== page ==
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The Solicitor by A. A. Milne

 

The office was at its busiest, for it was Friday afternoon. John Blunt leant back in his comfortable chair and toyed with the key of the safe, while he tried to realize his new position. He, John Blunt, was junior partner in the great London firm of Macnaughton, Macnaughton, Macnaughton, Macnaughton Macnaughton!

He closed his eyes, and his thoughts wandered back to the day when he had first entered the doors of the firm as one of two hundred and seventy-eight applicants for the post of office-boy. They had been interviewed in batches, and old Mr Sanderson, the senior partner, had taken the first batch.

"I like your face, my boy," he had said heartily to John.

"And I like yours," replied John, not to be outdone in politeness.

"Now I wonder if you can spell 'mortgage'?"

"One 'm'?" said John tentatively.

Mr Sanderson was delighted with the lad's knowledge, and engaged him at once.

For three years John had done his duty faithfully. During this time he had saved the firm more than once by his readiness—particularly on one occasion, when he had called old Mr Sanderson's attention to the fact that he had signed a letter to a firm of stockbrokers, "Your loving husband Macnaughton, Macnaughton, Macnaughton, Macnaughton Macnaughton." Mr Sanderson, always a little absentminded, corrected the error, and promised the boy his articles. Five years later John Blunt was a solicitor.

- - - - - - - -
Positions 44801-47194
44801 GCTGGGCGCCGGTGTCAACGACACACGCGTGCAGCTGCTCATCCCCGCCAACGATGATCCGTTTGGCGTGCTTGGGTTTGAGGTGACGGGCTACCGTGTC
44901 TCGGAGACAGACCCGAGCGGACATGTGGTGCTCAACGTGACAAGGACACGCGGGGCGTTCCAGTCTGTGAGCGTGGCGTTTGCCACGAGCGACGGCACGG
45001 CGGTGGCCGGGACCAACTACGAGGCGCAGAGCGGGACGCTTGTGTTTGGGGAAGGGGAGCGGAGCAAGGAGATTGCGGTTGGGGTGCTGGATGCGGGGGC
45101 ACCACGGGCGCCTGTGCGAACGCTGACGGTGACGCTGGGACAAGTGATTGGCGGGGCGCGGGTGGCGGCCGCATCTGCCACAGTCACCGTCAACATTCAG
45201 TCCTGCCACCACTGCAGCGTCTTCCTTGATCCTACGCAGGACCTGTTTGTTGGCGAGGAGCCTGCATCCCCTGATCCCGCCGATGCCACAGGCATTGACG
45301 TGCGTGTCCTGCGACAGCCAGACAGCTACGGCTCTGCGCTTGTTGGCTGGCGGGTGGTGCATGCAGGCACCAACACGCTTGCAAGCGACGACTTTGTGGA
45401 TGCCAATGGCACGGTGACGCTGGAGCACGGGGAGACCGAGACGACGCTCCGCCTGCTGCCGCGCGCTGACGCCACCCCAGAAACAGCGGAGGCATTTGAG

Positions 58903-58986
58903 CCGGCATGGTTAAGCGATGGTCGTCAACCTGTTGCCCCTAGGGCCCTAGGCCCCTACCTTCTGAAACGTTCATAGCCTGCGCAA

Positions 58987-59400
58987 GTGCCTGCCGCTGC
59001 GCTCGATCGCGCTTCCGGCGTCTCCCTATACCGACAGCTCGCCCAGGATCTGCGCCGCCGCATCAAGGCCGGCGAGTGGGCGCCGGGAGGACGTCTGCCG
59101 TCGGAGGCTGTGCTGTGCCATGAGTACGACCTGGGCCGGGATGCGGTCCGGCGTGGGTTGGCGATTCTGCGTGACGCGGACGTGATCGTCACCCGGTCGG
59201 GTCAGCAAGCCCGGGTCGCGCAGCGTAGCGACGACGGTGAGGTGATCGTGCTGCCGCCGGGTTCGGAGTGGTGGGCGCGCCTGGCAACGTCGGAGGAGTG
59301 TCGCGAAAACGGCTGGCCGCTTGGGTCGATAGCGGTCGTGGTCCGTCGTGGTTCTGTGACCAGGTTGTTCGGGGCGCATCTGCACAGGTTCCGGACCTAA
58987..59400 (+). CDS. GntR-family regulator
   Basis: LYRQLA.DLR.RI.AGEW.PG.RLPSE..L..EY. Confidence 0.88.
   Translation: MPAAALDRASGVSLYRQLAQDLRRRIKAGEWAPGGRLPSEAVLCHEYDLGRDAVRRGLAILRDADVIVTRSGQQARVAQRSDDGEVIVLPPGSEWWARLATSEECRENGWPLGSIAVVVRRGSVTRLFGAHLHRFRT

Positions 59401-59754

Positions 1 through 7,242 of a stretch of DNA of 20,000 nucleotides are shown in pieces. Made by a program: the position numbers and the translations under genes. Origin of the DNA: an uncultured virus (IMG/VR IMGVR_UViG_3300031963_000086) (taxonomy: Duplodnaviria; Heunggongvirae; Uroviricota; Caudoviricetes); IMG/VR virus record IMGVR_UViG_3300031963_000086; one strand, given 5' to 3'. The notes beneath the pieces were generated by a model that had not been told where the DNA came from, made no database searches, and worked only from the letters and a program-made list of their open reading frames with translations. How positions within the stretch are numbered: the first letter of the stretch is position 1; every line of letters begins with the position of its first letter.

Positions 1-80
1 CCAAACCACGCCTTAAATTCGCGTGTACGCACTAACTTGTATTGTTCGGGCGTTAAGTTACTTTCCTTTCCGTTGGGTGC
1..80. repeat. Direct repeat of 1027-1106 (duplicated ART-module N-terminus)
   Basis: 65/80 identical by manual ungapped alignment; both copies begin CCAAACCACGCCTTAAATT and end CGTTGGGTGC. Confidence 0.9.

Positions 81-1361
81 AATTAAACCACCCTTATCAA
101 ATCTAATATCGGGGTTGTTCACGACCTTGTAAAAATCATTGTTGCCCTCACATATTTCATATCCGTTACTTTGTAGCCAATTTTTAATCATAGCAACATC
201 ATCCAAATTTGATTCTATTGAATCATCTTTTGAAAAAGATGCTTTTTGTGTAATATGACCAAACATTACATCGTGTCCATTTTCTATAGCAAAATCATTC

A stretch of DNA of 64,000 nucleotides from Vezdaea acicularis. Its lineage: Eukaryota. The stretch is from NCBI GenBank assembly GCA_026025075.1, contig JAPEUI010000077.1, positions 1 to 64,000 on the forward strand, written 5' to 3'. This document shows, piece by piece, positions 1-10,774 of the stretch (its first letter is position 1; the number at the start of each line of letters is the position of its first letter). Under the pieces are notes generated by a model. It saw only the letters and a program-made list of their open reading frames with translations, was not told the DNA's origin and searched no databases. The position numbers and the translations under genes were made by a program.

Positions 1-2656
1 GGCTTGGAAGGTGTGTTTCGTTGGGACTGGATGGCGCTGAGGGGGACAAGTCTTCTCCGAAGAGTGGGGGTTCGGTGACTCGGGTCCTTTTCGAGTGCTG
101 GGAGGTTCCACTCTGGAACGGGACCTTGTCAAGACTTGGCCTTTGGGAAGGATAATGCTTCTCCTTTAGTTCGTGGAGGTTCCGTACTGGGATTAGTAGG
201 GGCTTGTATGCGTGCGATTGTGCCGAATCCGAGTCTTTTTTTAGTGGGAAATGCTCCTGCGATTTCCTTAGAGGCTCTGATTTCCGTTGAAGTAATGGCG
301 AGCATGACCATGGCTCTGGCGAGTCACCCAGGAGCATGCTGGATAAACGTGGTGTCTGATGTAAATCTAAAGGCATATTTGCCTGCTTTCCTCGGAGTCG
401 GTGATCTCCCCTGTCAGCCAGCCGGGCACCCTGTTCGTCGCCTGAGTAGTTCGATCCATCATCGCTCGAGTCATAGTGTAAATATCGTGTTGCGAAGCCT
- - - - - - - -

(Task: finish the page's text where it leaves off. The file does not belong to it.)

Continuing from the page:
And now he was actually junior partner in the firm—the firm of which it was said in the City, "If a man has Macnaughton, Macnaughton, Macnaughton, Macnaughton Macnaughton behind him, he is all right." The City is always coining pithy little epigrams like this.

There was a knock at the door of the inquiry office and a prosperous-looking gentleman came in.

"Can I see Mr Macnaughton," he said politely to the office-boy.

"There isn't no Mr Macnaughton," replied the latter. "They all died years ago."

"Well, well, can I see one of the partners?"

"You can't see Mr Sanderson, because he's having his lunch," said the boy. "Mr Thorpe hasn't come back from lunch yet, Mr Peters has just gone out to lunch, Mr Williams is expected back from lunch every minute, Mr Gourlay went out to lunch an hour ago, Mr Beamish—"

"Tut, tut, isn't anybody in?"

"Mr Blunt is in," said the boy, and took up the telephone. "If you wait a moment I'll see if he's awake."

Half an hour later Mr Masters was shown into John Blunt's room.

"I'm sorry I was engaged," said John. "A most important client. Now, what can I do for you, Mr—er—Masters?"

"I wish to make my will."

"By all means," said John cordially.

"I have only one child, to whom I intend to leave all my money."

"Ha!" said John, with a frown. "This will be a lengthy and difficult business."

"But you can do it?" asked Mr Masters anxiously. "They told me at the hairdresser's that Macnaughton, Macnaughton, Macnaughton, Macnaughton Macnaughton was the cleverest firm in London."

"We can do it," said John simply, "but it will require all our care; and I think it would be best if I were to come and stay with you for the week-end. We could go into it properly then."